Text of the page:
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Unilever has such a nice image

But is it complicit with the TTIP process?

Articles like this one in the Guardian have celebrated the virtues and actions of Unilever in both environmental and social fields. And it is true that they have done a number of positive things and Paul Polman, their CEO, seems personally committed to sustainability. You would have thought . . . → Read More: Unilever has such a nice image

Asda: discounting women?

It may not be quite two women for the price of one man, but Asda appears to have a problem with equal pay. The wider Walmart group, of which Asda is the UK arm has a long history of troubled labour relations – but you might expect a better outcome in the UK, since it is the only country . . . → Read More: Asda: discounting women?

Those that sell to children should report to them

Sustainability and CSR reports are rarely read – with the exception of those who write them and those who audit them. That doesn’t make them useless. At their best, they provide an anchor point and focus for those within companies trying to manage business impacts.

Still, that is a lot of time and money spent on little return. . . . → Read More: Those that sell to children should report to them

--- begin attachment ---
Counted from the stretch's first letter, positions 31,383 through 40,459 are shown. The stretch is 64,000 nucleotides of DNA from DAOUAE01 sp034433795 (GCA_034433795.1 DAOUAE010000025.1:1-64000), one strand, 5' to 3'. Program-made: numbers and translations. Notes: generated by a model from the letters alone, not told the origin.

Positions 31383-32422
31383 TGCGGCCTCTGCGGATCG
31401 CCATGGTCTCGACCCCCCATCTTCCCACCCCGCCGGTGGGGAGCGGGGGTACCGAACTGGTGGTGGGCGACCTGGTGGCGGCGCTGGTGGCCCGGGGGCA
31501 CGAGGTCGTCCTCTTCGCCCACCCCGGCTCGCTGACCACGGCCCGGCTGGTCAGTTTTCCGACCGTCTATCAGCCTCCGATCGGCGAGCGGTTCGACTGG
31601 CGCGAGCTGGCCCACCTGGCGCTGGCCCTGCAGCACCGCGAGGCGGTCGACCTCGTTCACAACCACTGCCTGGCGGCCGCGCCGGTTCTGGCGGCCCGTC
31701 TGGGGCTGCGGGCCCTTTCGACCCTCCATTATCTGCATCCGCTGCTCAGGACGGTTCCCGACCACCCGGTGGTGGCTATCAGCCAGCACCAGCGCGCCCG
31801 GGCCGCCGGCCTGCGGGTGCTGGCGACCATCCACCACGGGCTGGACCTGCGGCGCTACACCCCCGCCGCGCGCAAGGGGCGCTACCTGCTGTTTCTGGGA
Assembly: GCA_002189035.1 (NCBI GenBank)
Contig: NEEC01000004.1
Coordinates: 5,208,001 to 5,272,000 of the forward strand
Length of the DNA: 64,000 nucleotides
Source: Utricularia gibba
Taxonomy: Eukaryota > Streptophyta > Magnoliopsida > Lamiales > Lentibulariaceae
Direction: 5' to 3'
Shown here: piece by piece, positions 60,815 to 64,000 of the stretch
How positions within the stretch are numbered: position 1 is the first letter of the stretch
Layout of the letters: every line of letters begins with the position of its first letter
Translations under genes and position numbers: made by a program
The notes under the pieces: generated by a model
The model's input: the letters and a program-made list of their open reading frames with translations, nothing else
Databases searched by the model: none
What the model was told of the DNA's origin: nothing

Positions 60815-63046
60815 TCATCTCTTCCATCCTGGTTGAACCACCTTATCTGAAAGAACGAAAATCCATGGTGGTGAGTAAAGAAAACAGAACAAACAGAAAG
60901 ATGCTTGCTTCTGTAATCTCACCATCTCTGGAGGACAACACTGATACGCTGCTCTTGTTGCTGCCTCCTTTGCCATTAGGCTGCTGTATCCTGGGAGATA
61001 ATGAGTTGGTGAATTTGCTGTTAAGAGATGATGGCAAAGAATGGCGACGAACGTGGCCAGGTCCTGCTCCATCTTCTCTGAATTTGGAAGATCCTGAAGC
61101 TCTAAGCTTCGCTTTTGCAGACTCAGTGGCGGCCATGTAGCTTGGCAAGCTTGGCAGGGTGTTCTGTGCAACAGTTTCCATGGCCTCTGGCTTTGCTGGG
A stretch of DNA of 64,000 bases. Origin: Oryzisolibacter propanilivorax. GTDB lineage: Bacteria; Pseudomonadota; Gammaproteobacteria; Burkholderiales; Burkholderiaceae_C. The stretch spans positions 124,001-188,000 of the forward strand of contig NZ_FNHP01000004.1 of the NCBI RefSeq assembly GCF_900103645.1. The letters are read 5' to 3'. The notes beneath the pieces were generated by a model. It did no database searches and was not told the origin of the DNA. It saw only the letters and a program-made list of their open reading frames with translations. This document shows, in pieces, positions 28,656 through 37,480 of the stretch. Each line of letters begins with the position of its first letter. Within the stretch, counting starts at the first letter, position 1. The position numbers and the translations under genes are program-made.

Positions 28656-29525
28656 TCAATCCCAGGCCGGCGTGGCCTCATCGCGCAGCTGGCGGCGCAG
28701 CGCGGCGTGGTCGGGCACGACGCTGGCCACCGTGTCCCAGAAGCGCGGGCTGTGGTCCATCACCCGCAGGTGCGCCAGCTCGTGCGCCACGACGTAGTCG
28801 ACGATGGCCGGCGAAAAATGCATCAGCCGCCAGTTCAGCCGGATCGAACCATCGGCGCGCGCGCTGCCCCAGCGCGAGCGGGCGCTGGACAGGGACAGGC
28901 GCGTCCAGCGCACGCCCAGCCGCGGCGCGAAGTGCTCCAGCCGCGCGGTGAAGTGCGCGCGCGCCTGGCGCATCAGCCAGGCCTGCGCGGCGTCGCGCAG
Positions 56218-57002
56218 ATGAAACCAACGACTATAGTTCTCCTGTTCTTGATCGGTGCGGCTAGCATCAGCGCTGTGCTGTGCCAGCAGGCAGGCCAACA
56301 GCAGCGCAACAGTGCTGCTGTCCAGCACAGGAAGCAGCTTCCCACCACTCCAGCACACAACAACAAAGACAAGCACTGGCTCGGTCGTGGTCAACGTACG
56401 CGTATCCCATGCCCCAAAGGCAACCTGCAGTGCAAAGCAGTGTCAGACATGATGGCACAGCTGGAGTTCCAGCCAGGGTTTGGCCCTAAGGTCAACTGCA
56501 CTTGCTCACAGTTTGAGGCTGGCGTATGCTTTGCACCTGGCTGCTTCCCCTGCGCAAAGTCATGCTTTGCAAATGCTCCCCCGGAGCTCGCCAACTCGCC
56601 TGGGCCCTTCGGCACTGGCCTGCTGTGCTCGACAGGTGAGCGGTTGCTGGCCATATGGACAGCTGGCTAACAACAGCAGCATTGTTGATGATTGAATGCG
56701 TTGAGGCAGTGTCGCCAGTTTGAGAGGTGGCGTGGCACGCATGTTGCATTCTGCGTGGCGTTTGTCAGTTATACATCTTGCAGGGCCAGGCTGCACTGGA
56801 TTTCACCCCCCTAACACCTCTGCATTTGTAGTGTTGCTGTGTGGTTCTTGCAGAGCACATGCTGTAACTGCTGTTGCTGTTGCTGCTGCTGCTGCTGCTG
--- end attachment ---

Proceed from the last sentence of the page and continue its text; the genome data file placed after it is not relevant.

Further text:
The ebola to come

A worldwide ebola pandemic is looking increasingly likely. This may not be the time to come over apocalyptic, but it probably is time to reflect on why the world is so susceptible to such diseases. And why the consequences could be so devastating to society – and also to the economy.

Physical health risks are . . . → Read More: The ebola to come

Tesco: capitalism at the end of the road?

Tesco seems to have been cannibalizing not only its own supply chain but also itself – or at least its own accounting practices. Its accounting was designed to push up profits. And that relentless push for profits has also lead to ever-increasing pressure on supermarkets’ supply chains. As a result suppliers pay in every sense to have . . . → Read More: Tesco: capitalism at the end of the road?

Do men behaving badly damage business?

American Apparel has been rebuked in the UK for the sixth time in two and a half years over its advertising. Each time for being offensive to women. It seems the corporate culture behind the ads has affected its share price – which has continued to fall over the past five years, while the markets as . . . → Read More: Do men behaving badly damage business?

Is there no accounting for human rights?

There should be! See my blog for the ACCA.

If ‘social value’ is the answer, what’s the question?

Here is my blog on the problems with social value and social impact.

Can corporate affairs be justified?

Can ‘corporate diplomacy’ ever deliver an enduring social licence to operate? See my review of Witold Henisz’ book on corporate diplomacy here. The review looks at the limitations of the business case for delivering true accountability.

Does the World Cup trump corruption?

As the teams battle it out in Brazil, what has happened to the stories of corruption surrounding FIFA?

It is surprisingly difficult to find material related to the recent corruption allegations involving FIFA on FIFA’s own website. You would have thought that there would be something about their internal inquiry into the matter of Qatar’s . . . → Read More: Does the World Cup trump corruption?